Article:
Escaping Slavery Is Not Enough

Ilyon Woo’s tale of the Crafts’ daring decampment has the vigor of a thriller. This biography deserves many of the accolades that it has enjoyed, but it could have been even more powerful.

The Liberator newspaper via Wikimedia Commons
Ellen and William Craft, circa 1871. The Liberator newspaper via Wikimedia Commons

‘Master Slave Husband Wife: An Epic Journey from Slavery to Freedom’
By Ilyon Woo
Simon & Schuster, 416 pages

Ellen and William Craft, their white masters might have said, had it easy. Ellen, who could pass for white, was good with a needle and treasured as a valuable house slave. The reliable William, trained to build furniture, was so trusted that he could be loaned out to other slaveholders and work on his own.

Neither Ellen nor William could read or write and, like all slaves, they were subject to their masters’ whims — which, in Ellen’s case, often meant cruel treatment because she reminded her mistress of whence such a light-skinned captive had issued.

Both Ellen and William declared slavery to be an intolerable evil. William saved up earnings his master allowed him to keep and they executed their escape to the North, with Ellen posing as a young, ailing white master, covered up so as to obscure her countenance, while William acted as her devoted slave.

The couple traveled by train through slave states and came close to capture as certain passengers became fascinated with this unusual pair. Ellen spoke very little and when necessary in the low voice she had practiced. Ilyon Woo’s tale of this daring decampment has the vigor of a thriller.

The master-and-slave ruse worked, but that was just the beginning of a remarkable story, as the Crafts came to know abolitionists, Black and white, and ventured to start their own businesses in Boston — even as they remained vulnerable to recapture under the Fugitive Slave Law.

The two became adept platform speakers, recounting their flight from slavery, but they wanted a normal family life, which, ultimately, they could not establish in Boston. So they journeyed to England, accompanied by a famous African-American novelist, William Wells Brown, celebrated for his searing accounts of slavery and his escape from it.

In England, William and Ellen Craft, for the first time in their lives, felt truly free and able not only to raise a family but to learn how to read. Even so, this liberated life, so far from their native land, seemed a lonely existence.  Fame, education, and a good living were not enough, and they returned to America.

The Crafts settled in Georgia, where they had been enslaved. They were determined, during the early years of Reconstruction, to educate their fellow ex-slaves and their children, establishing a school that Southern white supremacists threatened — so the Crafts, once again, had to seek other ways of liberating themselves and their people.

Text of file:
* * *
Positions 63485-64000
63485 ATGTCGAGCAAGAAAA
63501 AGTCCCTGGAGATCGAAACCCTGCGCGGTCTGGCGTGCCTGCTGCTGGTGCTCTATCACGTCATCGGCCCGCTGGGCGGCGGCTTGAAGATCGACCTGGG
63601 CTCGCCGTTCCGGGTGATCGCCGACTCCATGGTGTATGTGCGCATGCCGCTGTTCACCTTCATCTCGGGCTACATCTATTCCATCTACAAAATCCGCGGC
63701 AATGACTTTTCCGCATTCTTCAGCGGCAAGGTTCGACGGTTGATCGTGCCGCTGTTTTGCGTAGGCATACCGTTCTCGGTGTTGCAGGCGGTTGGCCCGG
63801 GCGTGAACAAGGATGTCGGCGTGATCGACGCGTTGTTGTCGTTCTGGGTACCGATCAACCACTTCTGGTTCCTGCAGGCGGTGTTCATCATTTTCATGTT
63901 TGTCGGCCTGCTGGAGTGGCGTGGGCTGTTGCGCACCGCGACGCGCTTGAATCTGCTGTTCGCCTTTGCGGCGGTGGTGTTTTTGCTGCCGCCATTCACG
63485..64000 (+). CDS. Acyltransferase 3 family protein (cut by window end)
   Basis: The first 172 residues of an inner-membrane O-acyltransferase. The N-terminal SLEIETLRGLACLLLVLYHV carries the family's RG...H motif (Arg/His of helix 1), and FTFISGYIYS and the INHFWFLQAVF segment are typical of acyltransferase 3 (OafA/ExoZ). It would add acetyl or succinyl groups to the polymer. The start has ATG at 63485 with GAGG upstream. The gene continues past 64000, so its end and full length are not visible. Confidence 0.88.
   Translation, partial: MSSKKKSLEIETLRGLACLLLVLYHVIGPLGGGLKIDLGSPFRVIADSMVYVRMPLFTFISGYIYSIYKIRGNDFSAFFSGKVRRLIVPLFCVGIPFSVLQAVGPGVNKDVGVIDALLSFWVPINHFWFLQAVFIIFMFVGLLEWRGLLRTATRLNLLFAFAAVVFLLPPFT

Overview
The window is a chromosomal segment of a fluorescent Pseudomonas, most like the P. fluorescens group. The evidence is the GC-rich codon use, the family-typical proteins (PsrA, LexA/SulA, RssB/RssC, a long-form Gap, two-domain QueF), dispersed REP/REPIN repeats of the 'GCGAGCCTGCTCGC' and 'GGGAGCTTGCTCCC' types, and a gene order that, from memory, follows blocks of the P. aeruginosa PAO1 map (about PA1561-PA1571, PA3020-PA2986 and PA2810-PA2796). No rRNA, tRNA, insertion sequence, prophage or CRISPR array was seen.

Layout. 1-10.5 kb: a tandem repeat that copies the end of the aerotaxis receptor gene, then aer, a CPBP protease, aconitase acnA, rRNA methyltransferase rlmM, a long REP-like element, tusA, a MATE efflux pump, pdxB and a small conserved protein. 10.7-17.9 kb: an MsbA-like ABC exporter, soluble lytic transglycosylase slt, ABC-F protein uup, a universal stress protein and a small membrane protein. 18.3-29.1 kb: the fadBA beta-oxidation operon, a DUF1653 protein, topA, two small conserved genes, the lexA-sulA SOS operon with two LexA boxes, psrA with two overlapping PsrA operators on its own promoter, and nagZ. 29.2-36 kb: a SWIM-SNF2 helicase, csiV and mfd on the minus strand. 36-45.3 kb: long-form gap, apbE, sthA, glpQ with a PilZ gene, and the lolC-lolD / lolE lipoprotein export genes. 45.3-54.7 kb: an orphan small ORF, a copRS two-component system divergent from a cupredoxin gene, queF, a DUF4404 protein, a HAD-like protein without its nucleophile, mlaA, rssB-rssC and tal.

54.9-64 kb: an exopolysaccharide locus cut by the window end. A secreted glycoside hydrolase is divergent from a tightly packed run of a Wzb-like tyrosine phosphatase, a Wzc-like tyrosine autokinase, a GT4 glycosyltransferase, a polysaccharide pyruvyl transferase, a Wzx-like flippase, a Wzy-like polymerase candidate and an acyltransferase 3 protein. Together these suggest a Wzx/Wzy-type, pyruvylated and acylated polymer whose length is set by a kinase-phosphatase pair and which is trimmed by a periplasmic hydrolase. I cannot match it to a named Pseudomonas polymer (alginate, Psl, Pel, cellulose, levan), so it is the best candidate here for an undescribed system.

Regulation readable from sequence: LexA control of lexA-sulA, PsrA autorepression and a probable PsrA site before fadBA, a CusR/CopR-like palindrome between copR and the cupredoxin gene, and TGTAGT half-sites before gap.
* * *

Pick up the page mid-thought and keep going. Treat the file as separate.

Ilyon Woo recounts the extraordinary lives of the Crafts with great sensitivity and shrewdness in spite of gaps in the historical record. These make it impossible to know what the couple thought about crucial moments in their lives and what their marriage meant to them, or why they lost the support of certain white abolitionists who had done so much for the couple before the Civil War.

Sometimes, Ms. Woo strains too hard to put herself in the place of her subjects. She writes that it “must have been uncanny” for the couple to hear William Wells Brown introducing them in “tones somber and exultant … before this passionate [anti-slavery] gathering.” In fact, we just don’t know what the Crafts might have been feeling at that moment. Another writer might well have supplied other adjectives that would have altered the meaning of the scene.  

Too often biographers speculate when they should instead understate what is happening, providing a description of the scene and the personalities involved that leaves the reader to react to the significance of the situation. To tell us what the Crafts are feeling reduces the complexity of what they may have been experiencing.

The narrative is weakened, as well, by resorting to cliches that should long ago have been retired from biography. When the Crafts arrive at Boston, Ms. Woo adds: “Little did they know that their reputations had already preceded them.”

This biography deserves many of the accolades that it has enjoyed, but it could have been even more powerful if Ms. Woo had not violated the mysteries that haunt us as much because of what we do not know about them as what can be discovered in diligent research.

Mr. Rollyson is the author of ‘Reading Biography.”

The New York Sun

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